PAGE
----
[dropcap]A[/dropcap] typical Kenyan football match always has fans trying to control the flow of the match. Fans can be heard asking the referee at the top of their voices whether he has a single idea on the use of the two cards of the game and one side will always complain as the match heads to the final whistle. Many times it takes a quick shift to blows, stones and a series of disorderly engagements.
Notwithstanding this, the love of the game persists. The enthusiasm for a glistening football career among Kenyan youth is unending even though squarely unattended. A few Kenyans have football as a profession but youngsters want to be the next Victor Wanyama, and now Africa has Moh Sallah.
However, most of the fans do not know the struggle the players have to undergo to keep them happy especially in Kenya. Take Terror Squad football club, for instance. The club plays in the Football Kenya Federation (FKF) Nairobi East regional league.
The Academy has in the past bred big names in the Kenya Premier League sides Sofapaka and Mathare United. It is where George Odhiambo once played before his KPL debut.
But there, it is a tale of waking up to collect garbage, run a movie shop and a computer gaming local cafe in Mwiki, Kasarani to afford the food, shelter and healthcare one needs before not only kicking and controlling but also running after the ball to defeat an equally determined opponent.
Kasarani MP Mercy Gakuya, however, recently came to their aid. She donated 10 balls and saw them registered in the FKF league that is now in its third week. Terror Squad picked up three points in their first FKF match against Kiwi FC in a 4-0 thriller but fell 0-2 to Umoja’s Wajiji FC last weekend, a team with a host of Nigerian talents.
The team has put up with hustles for some of its players just to ensure they don’t drop their love for the game into what would be an ill easy way to earn a living.
“Most of our players have to take these menial jobs that we have invested in as a team to help us run the quest to nurture our abilities. They hope for a day football will light up their life and have never wanted to give up even though it has never been made any easy,” says Vincent Okelo Mussir.
He volunteers as the team’s coach, a job only a few would love to do on a daily basis after their office work. In the event a player is injured, the team through contributions and a helping hand from well-wishers foots the bills eating into what would be their normal operations costs.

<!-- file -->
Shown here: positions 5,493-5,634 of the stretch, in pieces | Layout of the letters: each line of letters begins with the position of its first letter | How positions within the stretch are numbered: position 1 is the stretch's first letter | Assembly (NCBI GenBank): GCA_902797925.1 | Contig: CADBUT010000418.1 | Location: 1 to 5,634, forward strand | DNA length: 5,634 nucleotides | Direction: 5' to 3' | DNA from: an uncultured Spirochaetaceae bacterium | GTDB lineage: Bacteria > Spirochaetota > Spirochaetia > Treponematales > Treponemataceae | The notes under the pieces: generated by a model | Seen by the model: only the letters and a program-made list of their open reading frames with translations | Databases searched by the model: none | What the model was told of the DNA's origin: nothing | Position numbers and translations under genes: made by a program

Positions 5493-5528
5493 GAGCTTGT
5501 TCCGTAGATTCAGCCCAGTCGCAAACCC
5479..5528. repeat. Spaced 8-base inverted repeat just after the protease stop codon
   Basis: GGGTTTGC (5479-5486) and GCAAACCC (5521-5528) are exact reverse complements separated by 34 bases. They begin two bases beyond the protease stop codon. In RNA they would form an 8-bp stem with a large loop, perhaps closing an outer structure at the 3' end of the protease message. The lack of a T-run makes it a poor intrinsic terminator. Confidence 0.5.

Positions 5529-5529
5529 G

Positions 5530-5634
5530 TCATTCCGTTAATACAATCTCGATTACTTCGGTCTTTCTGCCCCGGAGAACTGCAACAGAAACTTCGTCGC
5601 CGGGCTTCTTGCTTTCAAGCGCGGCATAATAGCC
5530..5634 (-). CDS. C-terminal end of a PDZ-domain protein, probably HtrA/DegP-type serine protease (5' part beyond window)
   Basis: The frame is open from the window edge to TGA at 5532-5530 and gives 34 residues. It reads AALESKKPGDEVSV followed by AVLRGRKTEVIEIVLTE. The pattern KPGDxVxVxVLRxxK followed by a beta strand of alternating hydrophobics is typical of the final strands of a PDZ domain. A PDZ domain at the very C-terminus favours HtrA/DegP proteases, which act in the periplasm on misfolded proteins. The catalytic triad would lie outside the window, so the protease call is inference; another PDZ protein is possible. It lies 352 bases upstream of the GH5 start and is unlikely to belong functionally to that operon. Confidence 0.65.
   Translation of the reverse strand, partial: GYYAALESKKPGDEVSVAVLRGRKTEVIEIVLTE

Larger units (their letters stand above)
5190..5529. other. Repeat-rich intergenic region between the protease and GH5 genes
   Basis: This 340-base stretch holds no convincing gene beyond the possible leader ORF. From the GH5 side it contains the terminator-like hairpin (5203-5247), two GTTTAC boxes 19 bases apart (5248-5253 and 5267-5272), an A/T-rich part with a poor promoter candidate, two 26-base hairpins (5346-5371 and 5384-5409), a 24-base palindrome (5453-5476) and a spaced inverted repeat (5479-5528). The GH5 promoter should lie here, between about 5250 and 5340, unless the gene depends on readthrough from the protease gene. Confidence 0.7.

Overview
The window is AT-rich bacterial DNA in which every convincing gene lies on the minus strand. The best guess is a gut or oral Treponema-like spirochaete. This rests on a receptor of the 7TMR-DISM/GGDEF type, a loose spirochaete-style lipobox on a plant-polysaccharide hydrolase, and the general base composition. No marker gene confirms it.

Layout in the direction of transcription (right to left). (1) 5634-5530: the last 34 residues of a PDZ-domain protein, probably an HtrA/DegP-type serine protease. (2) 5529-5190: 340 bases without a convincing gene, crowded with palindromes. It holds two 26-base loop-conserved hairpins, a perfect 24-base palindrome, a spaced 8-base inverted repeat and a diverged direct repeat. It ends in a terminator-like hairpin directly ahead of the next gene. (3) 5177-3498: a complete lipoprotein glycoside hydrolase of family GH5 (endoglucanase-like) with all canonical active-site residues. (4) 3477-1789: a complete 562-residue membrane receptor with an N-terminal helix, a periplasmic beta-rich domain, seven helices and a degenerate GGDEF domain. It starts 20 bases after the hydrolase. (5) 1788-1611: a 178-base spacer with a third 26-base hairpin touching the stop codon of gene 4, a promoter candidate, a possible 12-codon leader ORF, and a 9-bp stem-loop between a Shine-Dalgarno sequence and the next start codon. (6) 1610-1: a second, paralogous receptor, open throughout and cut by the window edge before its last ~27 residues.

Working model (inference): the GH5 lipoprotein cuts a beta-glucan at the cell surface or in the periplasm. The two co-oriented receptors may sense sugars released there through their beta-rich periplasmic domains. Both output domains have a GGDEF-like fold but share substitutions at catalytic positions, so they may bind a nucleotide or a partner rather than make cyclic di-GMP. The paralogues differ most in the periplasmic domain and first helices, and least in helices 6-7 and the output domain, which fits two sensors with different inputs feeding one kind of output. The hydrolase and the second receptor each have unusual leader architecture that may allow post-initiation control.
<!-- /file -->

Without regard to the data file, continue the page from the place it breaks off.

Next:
This year, the team has played 12 matches in which they have lost only two and secured a single draw while conceding 13 goals against their 36.
Terror Squad Football Academy was formed in 2001 and operated as Kasarani Red Eagles FC between 1999 and 2001.The academy has since then endeavoured to use football as a tool for peace and social change with a working affiliation to the Mathare Youth Sports Association.
“It is a dream come true for our team, the MP attended our monthly meeting where we were launching our 2018 home kits and fundraising for equipment. She donated 10 balls to the team and promised to help build structures that other teams could emulate in the constituency,” said Mussir.
Last month both the Terror Squad male and females’ teams joined the world in Celebrating World TB day through a one day 16 team tourney in which they were declared champions in the Mulika TB Maliza TB contest held on March 24, 2018, which was attended by outgoing US ambassador to Kenya Robert Godec, Health Cabinet Secretary, Sicily Kariuki, MYSA Board chair Bob Munro, Nairobi County Health Directo DrThomas Ogaro and Dr Rudolf Eggers representing the World Health Organisation.
The team will host Nairobi Water FC in their third regional FKF match on Sunday.Data obtained from the FKF regional league records show some of the teams way ahead into their fifth fixture of the season while others will be on their third game.
A number of the teams had not remitted their registration fees and were left out in earlier fixtures as they strived to raise the over Ksh 40,000 required by the federation.
But the MP’s gesture is not enough. A more lasting solution needs to be found. Well wishers, anyone?